TALLINN - The government approved on April 18 amendments to the Aliens Law and sent it to the Riigikogu; when the amendments come to force, it will be possible to hire a foreign specialist to work in Estonia after just a couple of days instead of the current regulations that make the wait last several months, reports Postimees. According to the agreement, a foreigner could stay in Estonia to permanently work in the country, and apply for a residence permit to do so while already being in Estonia.
To the proposal by the Foreign Ministry, an amendment to the Business Code was added, to enable foreign companies to open in Estonia branch offices that considerably facilitate the development of the Estonian economy. Currently it isn’t possible to register in the Business Registry a branch office that has one employee (manager) who doesn’t have a residence permit in Estonia.
Also, when a foreigner gets a short-term Estonian work visa, a visa with the same conditions is granted to his/her spouse and minor child and adult child if the latter isn’t capable coping independently due to health conditions or disability.
The easing concerns top level specialists who, according to the bill, are
foreigners who have a professional preparation in any sphere. The bill also aims
to change the part concerning foreign students to simplify starting doctoral,
master’s degree or bachelor’s degrees studies in Estonia.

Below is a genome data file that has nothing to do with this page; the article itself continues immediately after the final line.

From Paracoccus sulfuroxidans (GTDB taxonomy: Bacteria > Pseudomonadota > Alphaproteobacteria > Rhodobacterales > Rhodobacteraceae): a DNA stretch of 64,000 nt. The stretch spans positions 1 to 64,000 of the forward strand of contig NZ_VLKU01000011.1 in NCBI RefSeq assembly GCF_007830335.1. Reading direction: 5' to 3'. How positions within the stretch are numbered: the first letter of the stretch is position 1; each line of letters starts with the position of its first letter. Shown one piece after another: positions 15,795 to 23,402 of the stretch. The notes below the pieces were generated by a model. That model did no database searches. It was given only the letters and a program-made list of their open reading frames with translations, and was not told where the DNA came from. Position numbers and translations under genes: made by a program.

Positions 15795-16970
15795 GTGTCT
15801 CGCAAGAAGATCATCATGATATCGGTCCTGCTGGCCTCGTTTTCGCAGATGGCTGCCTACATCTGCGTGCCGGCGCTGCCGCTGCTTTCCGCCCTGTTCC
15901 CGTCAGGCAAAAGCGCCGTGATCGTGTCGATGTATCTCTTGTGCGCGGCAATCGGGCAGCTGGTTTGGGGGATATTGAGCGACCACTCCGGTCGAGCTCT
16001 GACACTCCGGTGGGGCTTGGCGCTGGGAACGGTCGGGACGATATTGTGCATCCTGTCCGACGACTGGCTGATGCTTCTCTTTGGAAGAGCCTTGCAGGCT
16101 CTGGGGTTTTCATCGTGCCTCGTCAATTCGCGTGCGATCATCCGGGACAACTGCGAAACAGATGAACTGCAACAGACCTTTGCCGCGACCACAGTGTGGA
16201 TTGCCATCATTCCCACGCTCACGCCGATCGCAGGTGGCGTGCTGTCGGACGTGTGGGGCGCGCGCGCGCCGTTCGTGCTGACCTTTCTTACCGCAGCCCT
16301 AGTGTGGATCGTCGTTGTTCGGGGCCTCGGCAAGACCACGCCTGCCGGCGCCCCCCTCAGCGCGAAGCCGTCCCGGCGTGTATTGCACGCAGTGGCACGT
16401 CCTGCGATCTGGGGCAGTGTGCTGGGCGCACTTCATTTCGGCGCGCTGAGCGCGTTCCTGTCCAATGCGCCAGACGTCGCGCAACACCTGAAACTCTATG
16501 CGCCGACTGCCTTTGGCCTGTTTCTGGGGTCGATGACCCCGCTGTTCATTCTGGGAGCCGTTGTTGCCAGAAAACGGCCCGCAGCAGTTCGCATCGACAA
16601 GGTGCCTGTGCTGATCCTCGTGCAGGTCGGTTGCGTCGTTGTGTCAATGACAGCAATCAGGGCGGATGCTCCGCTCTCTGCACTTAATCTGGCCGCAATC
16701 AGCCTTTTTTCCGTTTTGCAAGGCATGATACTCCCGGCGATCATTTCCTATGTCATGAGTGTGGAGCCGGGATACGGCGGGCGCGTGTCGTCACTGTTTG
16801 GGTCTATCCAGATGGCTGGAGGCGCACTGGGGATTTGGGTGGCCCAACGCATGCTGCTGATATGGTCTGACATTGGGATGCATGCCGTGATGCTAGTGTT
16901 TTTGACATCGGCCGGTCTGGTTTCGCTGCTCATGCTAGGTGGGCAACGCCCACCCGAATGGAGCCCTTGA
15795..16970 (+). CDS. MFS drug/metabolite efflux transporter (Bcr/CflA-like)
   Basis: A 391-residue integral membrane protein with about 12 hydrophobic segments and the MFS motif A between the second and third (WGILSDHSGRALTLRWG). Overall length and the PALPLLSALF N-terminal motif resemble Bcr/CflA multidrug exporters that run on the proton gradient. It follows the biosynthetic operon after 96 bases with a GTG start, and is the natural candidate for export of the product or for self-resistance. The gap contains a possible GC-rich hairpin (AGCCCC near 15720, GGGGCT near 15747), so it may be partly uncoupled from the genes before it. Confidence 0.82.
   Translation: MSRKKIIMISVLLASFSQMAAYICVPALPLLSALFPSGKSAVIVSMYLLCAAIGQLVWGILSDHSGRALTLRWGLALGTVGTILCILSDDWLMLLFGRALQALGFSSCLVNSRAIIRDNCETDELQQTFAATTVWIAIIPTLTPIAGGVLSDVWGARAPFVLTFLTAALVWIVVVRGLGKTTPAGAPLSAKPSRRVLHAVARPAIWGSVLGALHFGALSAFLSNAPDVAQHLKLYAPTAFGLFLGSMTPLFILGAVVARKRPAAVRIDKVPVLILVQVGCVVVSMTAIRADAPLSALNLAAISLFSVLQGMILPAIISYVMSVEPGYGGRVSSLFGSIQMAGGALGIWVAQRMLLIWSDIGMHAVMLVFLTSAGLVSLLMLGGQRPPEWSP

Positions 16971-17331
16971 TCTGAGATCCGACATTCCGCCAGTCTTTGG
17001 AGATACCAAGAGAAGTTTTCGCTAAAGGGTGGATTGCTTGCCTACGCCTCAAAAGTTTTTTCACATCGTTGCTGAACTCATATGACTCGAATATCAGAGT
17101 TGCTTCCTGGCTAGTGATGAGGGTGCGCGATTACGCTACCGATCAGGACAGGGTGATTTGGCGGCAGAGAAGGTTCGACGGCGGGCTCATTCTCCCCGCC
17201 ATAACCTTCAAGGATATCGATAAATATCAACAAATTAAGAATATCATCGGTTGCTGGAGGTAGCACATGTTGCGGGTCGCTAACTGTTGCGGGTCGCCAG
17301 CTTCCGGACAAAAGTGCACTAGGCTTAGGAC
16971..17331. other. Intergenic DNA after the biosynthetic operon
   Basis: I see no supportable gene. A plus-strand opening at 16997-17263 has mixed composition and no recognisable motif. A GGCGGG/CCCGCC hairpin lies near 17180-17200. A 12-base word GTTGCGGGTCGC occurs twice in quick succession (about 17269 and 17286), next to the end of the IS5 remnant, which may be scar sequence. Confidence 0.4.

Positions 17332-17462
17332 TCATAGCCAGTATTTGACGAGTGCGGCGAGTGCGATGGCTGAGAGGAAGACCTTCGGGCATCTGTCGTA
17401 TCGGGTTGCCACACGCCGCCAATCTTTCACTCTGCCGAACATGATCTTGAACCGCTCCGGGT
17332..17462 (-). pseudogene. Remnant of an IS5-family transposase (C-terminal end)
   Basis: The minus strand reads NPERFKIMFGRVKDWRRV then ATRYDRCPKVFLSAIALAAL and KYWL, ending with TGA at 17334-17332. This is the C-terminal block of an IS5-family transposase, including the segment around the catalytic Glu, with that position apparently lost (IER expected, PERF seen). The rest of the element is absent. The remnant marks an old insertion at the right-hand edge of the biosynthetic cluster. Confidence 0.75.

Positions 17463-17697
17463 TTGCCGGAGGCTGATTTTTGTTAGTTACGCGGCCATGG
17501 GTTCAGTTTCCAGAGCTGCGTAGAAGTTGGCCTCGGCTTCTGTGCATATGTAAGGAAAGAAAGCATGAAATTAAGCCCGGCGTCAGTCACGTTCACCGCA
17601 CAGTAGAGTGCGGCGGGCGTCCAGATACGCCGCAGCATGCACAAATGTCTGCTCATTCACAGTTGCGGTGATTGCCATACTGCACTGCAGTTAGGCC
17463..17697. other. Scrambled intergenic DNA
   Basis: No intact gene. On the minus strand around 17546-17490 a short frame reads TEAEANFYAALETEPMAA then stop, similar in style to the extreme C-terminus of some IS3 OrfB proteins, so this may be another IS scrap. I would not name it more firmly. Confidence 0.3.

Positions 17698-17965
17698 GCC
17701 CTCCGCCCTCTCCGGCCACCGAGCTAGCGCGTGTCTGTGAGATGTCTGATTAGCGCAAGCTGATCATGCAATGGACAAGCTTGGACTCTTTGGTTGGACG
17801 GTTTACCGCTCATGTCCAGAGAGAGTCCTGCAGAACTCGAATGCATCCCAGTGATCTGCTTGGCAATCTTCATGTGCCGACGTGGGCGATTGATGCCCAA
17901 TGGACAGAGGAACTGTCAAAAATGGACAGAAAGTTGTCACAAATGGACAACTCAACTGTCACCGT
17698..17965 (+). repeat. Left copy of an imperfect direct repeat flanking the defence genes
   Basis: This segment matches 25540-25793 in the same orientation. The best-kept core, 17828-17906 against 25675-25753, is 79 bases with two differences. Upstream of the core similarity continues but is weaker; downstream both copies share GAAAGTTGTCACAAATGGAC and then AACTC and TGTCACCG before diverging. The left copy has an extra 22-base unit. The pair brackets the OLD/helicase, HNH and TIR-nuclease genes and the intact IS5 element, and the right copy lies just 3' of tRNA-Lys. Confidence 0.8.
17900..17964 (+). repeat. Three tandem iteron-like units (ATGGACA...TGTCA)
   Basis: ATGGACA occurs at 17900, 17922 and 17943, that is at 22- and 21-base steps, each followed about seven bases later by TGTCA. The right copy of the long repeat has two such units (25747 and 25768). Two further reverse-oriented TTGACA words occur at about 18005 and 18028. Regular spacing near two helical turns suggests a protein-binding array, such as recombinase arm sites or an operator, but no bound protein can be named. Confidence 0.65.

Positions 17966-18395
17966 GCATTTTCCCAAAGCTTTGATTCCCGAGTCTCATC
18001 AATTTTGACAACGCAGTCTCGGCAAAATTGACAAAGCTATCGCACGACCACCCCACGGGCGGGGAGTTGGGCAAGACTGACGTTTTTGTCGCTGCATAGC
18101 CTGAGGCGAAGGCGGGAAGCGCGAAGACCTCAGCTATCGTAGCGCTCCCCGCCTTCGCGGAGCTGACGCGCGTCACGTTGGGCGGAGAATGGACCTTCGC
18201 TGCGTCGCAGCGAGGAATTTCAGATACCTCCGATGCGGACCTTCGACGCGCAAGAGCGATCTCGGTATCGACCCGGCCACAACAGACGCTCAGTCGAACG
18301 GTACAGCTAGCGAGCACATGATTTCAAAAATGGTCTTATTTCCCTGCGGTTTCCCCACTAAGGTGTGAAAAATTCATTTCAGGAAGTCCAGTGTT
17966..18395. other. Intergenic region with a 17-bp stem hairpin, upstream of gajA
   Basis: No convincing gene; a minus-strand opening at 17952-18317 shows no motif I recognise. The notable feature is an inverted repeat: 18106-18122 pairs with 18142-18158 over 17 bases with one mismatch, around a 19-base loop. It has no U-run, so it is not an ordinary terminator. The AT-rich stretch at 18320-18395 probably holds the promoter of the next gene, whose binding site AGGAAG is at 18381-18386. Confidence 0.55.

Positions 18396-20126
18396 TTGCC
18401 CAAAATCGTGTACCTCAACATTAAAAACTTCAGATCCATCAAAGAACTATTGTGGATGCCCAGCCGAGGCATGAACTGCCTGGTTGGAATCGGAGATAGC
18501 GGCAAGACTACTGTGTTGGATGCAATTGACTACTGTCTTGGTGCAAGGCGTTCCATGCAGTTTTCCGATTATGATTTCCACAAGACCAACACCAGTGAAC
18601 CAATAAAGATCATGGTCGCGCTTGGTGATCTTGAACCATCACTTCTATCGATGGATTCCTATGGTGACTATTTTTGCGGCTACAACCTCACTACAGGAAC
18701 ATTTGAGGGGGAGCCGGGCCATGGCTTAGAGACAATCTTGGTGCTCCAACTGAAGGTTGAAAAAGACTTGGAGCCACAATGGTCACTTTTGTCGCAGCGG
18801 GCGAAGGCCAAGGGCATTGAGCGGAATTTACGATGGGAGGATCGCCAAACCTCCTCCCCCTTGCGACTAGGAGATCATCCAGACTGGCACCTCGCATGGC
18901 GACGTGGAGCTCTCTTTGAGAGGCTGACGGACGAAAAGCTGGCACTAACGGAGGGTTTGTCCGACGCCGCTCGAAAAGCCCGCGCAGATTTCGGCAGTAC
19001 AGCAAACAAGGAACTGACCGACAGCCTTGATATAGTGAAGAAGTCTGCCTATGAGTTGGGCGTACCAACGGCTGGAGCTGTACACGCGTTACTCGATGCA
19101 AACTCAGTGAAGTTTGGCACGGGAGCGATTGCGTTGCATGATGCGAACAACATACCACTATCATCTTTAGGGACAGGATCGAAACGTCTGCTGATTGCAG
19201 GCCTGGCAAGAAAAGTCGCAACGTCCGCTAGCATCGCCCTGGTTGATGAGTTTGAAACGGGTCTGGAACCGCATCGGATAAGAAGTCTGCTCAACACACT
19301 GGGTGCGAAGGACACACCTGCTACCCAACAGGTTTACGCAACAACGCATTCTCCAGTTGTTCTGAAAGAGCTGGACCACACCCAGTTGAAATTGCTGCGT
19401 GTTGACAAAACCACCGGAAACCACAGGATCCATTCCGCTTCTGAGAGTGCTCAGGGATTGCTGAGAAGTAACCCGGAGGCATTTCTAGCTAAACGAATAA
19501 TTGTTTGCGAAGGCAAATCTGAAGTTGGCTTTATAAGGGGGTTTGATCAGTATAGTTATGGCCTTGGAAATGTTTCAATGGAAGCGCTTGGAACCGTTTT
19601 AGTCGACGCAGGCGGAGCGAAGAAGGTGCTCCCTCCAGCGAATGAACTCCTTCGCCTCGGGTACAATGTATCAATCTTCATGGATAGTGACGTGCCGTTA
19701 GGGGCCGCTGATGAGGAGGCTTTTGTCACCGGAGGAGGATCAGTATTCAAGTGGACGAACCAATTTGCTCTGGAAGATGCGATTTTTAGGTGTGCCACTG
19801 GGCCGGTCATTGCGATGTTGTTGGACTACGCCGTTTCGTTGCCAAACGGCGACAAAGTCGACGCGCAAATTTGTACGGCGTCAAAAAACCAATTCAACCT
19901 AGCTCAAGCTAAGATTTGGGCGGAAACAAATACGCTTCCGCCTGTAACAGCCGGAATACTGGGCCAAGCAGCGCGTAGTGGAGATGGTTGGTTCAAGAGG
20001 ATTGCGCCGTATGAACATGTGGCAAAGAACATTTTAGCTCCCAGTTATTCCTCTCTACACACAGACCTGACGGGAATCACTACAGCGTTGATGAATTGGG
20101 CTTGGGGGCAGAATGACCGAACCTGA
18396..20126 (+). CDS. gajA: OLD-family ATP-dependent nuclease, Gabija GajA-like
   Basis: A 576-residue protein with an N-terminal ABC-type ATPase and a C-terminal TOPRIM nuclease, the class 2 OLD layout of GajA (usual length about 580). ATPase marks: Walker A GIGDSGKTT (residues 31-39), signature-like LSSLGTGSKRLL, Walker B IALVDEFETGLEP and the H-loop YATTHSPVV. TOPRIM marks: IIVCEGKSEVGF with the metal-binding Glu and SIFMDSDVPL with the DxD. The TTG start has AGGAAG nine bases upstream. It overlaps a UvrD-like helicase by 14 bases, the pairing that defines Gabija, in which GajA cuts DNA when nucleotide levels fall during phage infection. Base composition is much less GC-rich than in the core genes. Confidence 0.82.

The draft law is supposed to come in force Sept. 1 next year if approved by parliament.
Workers need to demand more
Estonian public relations expert Janek Maggi wrote in an opinion column in Aripaev that Estonians still in the country need to ask for better pay for their work, because this is the only way to increase people’s wealth, reports BBN.
The simple truth is that if you are paid very good wages, even unpleasant jobs become tolerable, says Maggi.
Average wages in Estonia are too low, and that keeps purchasing power down and causes social tension. Salaries are so low because the work is too cheap. Wages and prices are directly linked.
“I hope that the next general elections will be won by the party who can
create jobs so that the wealth of Estonians continues to grow,” said the
Estonia’s average per capita wealth is 21,000 euros, while the average for Finns is 113,000 euros. In Luxembourg, the average is 215,000 euros, or ten times the Estonian level.
The specialist recommended residents of Estonia to ask for maximum wages, and trigger export growth, to start saving and accumulate wealth.
A poll carried out by KPMG showed that 76 percent of entrepreneurs in Estonia
are planning to raise their employees’ wages this year.
In the year-on-year comparison, this indicator has risen significantly, as in 2012 the same poll indicated that 57 percent of entrepreneurs had similar plans. In 2011, this number was 43 percent.
At the same time, most enterprises are planning a rather modest pay rise: that of up to 4.9 percent.